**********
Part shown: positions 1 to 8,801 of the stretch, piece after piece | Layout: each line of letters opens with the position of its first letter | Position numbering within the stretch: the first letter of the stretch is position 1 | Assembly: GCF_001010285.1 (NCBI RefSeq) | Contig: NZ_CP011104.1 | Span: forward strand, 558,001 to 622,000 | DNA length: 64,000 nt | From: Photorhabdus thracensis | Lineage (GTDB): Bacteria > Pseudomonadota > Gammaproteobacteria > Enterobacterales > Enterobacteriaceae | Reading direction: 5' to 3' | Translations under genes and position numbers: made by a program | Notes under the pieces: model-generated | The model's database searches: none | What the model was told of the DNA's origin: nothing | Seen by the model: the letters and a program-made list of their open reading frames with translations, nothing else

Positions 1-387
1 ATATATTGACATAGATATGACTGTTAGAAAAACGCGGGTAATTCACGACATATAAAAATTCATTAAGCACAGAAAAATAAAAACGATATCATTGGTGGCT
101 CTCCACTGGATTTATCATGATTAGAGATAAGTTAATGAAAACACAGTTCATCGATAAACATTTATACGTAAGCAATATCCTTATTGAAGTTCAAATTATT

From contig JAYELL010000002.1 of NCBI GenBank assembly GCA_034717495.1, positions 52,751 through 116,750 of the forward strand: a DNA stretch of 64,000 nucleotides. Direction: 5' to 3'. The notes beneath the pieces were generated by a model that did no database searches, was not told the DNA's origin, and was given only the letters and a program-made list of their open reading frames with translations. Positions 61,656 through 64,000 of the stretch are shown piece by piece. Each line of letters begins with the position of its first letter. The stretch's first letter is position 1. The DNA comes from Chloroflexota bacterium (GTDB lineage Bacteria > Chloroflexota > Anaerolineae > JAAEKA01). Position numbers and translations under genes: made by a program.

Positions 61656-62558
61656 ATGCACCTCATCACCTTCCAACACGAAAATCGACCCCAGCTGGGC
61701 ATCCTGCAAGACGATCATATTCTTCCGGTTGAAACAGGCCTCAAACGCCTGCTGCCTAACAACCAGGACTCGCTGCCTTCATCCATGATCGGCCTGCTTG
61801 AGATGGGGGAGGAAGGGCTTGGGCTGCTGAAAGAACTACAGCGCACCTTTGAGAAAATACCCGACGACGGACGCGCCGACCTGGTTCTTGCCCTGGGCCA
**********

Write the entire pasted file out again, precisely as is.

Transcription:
Part shown: positions 1 to 8,801 of the stretch, piece after piece | Layout: each line of letters opens with the position of its first letter | Position numbering within the stretch: the first letter of the stretch is position 1 | Assembly: GCF_001010285.1 (NCBI RefSeq) | Contig: NZ_CP011104.1 | Span: forward strand, 558,001 to 622,000 | DNA length: 64,000 nt | From: Photorhabdus thracensis | Lineage (GTDB): Bacteria > Pseudomonadota > Gammaproteobacteria > Enterobacterales > Enterobacteriaceae | Reading direction: 5' to 3' | Translations under genes and position numbers: made by a program | Notes under the pieces: model-generated | The model's database searches: none | What the model was told of the DNA's origin: nothing | Seen by the model: the letters and a program-made list of their open reading frames with translations, nothing else

Positions 1-387
1 ATATATTGACATAGATATGACTGTTAGAAAAACGCGGGTAATTCACGACATATAAAAATTCATTAAGCACAGAAAAATAAAAACGATATCATTGGTGGCT
101 CTCCACTGGATTTATCATGATTAGAGATAAGTTAATGAAAACACAGTTCATCGATAAACATTTATACGTAAGCAATATCCTTATTGAAGTTCAAATTATT

From contig JAYELL010000002.1 of NCBI GenBank assembly GCA_034717495.1, positions 52,751 through 116,750 of the forward strand: a DNA stretch of 64,000 nucleotides. Direction: 5' to 3'. The notes beneath the pieces were generated by a model that did no database searches, was not told the DNA's origin, and was given only the letters and a program-made list of their open reading frames with translations. Positions 61,656 through 64,000 of the stretch are shown piece by piece. Each line of letters begins with the position of its first letter. The stretch's first letter is position 1. The DNA comes from Chloroflexota bacterium (GTDB lineage Bacteria > Chloroflexota > Anaerolineae > JAAEKA01). Position numbers and translations under genes: made by a program.

Positions 61656-62558
61656 ATGCACCTCATCACCTTCCAACACGAAAATCGACCCCAGCTGGGC
61701 ATCCTGCAAGACGATCATATTCTTCCGGTTGAAACAGGCCTCAAACGCCTGCTGCCTAACAACCAGGACTCGCTGCCTTCATCCATGATCGGCCTGCTTG
61801 AGATGGGGGAGGAAGGGCTTGGGCTGCTGAAAGAACTACAGCGCACCTTTGAGAAAATACCCGACGACGGACGCGCCGACCTGGTTCTTGCCCTGGGCCA